The reviews are in on yesterday’s decision to ban satellite camps. It’s a boffo box office smash!
Bruce Feldman: “In the end this will be seen by many as the NCAA putting Harbaugh and other cold weather coaches in their places but in reality it’s just closing the window on more recruits getting exposure to more coaches — and taking away more opportunity. And that’s nothing to celebrate.”
South Florida coach Willie Taggart: “If you really think about it, [camps are] the right thing to do. Kids are going to camps all over the country, spending all this money to try and get the most amount of exposure, when it’s the schools that have all the money. The schools should be moving around so the players can get a larger variety of teams.”
Mike Leach: “It appears that the selfish interests of a few schools and conferences prevailed over the best interests of future potential student-athletes,” WSU coach Mike Leach said in a text message to the Seattle Times. “The mission of universities and athletic programs should be to provide future student-athletes with exposure to opportunities, not to limit them. It appears to me that some universities and conferences are willing to sacrifice the interests of potential student-athletes for no better reasons than to selfishly monopolize their recruiting bases.”
Kevin Scarbinsky: “But seriously, and sadly, the biggest losers here are the members of what should be the most important constituency in college football. They’re the young men playing the game that enriches so many others, and as often happens when men in suits make this kind of decision, it reinforces the notion that college football isn’t all that interested in putting its players first.”
Houston Strake Jesuit coach James Clancy: “Helping kids is supposed to be why we do what we do, and this doesn’t help them in any way,” Clancy, who had three recruits sign with FBS programs in 2016, said. “It’s very disappointing. Every year, we would have kids that didn’t need to leave the Houston area to get exposure to out-of-city or out-of-state schools. Not every kid can afford the major expense to travel to a camp. People who make the decisions need to remember that it is all about the kids who are chasing dreams.”
Paul Myerberg: “The new legislation hurts the Group of Five, but the real losers are clear: under-recruited prospects who used these camps to gain access to potential scholarship offers. If a move designed to even the playing field on a conference-wide level, the NCAA has instead robbed prospective student-athletes from casting their own wide recruiting net.
For every five-star recruit there are hundreds — if not thousands — of prospects angling for an opportunity. Technological advancements, such as the Hudl program used on nearly every level of football, have made it easier to sell oneself to an FBS or FCS program. Yet for school or player alike, there was no replacing the in-person audition.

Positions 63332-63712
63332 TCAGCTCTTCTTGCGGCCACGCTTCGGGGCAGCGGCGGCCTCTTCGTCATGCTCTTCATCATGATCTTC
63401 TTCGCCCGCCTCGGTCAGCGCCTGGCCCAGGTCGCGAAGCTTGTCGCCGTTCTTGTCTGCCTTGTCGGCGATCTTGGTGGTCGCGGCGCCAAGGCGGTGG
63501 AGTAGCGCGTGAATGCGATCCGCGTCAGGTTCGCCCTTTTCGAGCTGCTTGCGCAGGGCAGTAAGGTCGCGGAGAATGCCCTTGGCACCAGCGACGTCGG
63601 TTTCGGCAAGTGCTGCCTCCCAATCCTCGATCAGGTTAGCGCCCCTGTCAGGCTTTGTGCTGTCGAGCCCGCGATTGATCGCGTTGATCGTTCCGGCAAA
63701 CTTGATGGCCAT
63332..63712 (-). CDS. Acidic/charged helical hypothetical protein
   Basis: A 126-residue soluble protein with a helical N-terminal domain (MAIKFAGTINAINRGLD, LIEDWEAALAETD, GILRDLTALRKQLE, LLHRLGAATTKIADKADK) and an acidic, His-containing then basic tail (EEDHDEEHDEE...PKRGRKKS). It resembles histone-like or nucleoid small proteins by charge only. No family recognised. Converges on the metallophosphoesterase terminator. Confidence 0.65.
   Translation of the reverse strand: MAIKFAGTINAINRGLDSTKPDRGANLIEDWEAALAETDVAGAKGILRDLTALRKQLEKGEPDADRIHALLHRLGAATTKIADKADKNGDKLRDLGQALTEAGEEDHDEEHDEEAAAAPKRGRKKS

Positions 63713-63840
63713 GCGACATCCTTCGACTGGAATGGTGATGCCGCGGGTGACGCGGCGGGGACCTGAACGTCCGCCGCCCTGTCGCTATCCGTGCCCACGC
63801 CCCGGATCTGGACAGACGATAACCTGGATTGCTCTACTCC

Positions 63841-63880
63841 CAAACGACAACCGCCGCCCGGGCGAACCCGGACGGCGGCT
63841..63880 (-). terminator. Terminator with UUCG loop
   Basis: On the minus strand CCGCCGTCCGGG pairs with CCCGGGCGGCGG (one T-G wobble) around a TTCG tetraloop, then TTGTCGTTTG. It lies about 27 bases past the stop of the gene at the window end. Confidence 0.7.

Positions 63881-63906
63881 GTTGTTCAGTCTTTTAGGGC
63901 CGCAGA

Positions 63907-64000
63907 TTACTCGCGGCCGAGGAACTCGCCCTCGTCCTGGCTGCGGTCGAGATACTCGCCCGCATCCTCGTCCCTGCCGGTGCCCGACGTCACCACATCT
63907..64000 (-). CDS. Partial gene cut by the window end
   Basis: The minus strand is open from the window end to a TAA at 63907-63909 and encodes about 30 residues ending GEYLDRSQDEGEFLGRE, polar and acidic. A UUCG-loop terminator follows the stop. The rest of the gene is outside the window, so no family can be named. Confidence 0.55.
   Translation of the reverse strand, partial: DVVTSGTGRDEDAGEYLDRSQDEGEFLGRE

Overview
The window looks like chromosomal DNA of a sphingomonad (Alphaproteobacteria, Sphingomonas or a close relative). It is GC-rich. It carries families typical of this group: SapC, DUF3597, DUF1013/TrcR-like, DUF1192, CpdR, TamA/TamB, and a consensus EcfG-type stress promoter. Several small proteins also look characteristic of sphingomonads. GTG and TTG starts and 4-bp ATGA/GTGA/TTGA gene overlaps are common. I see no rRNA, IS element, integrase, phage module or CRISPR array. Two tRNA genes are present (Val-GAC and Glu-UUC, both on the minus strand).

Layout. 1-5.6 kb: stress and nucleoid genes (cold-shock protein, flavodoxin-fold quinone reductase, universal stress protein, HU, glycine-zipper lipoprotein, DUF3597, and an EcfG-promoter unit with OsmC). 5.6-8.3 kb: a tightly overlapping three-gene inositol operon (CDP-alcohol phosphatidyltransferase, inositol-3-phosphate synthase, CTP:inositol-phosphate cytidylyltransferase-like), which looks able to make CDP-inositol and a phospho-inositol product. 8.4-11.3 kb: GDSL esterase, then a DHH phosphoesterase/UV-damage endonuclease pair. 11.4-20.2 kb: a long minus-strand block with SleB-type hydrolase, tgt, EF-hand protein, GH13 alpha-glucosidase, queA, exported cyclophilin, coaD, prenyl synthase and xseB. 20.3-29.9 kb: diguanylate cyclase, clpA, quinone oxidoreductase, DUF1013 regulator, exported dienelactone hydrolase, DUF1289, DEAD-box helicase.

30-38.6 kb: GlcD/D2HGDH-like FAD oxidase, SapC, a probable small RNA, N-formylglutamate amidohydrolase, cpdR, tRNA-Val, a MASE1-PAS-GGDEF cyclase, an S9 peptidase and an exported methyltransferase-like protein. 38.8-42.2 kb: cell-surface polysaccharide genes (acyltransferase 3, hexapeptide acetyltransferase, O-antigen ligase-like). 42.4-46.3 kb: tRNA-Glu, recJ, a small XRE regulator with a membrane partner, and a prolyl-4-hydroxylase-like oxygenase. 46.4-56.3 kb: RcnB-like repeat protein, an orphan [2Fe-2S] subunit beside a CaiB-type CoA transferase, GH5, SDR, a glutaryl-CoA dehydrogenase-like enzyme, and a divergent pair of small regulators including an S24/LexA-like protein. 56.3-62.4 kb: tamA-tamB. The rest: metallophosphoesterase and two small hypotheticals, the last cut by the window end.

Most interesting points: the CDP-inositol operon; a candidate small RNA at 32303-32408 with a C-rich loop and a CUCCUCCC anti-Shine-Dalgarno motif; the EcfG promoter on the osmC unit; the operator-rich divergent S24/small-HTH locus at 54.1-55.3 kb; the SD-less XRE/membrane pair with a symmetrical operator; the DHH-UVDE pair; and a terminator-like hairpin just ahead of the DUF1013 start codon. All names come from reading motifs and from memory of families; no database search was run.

There’s also a dollars-and-cents issue. Official visits are paid for by the host university, but can only be held during the regular season. At any other point, recruits must pay their own way to visit a university — demanding not only time but money, particularly if the trip includes family members.
Satellite camps brought recruiting to a local level, allowing recruits in a certain region — as with California prospects and Boise State last summer — similar access to coaches and instruction at a fraction of the cost. Based on what they saw at their camps, Boise State coaches estimated that six or seven recruits would be extended scholarship offers.
There’s the paradox of the satellite-camp ban: While it aids the SEC, keeping interlopers out of its recruiting backyard, the new legislation comes at a substantial cost to a wide swath of the FBS — and to the majority of potential student-athletes, many of whom leaned on the access provided by these camps to raise their own recruiting profile.
Seem fair? It’s not. Aimed a closing a loophole, the NCAA ban has instead slammed the door on the individuals it is designed to represent.”
I’m detecting a common theme here. Then there’s this, too.
This was Alleva last spring to 104.5 FM ESPN in Baton Rouge: “Mainly what I’m concerned about is other schools coming into our state and stealing our kids.”
“Our” kids, eh? I didn’t realize all Louisiana high schoolers belong to LSU. Must be a real bitch for the other in state schools.
“We had Georgia State, West Georgia, Kennesaw State, Georgia Southern, and App State all lined up to come to our camp with Ohio State,” Central (Georgia) Gwinnett coach Todd Wofford said. “They loved and wanted that chance to evaluate that many kids that they wouldn’t have had a change to otherwise. I think people forget all about them with this decision. They don’t have the budget of major universities and we will see opportunities lost because of this decision.
“This decision impacts so many players on so many different levels. The high school recruit is the big loser today.”
And the big winner? Well, start here…
“This happened because the SEC coaches are mad at Jim Harbaugh,” said one non-Power Five head coach. “That’s all. It’s a (expletive) joke. Think about all the kids who could’ve ended up getting MAC scholarships because they got seen by someone who probably would never have saw them before. That’s who you’re really hurting. What about those kids? It’s going to force these kids to spend more money. All you’re doing is providing more exposure.”
… add to it the three other P5 conferences that voted with the SEC to end the practice. And don’t forget to throw a little shit Harbaugh’s way for grandstanding about a practice that had gone on quietly and usefully for a number of years.
Nice, guys. Give yourselves a collective pat on the back.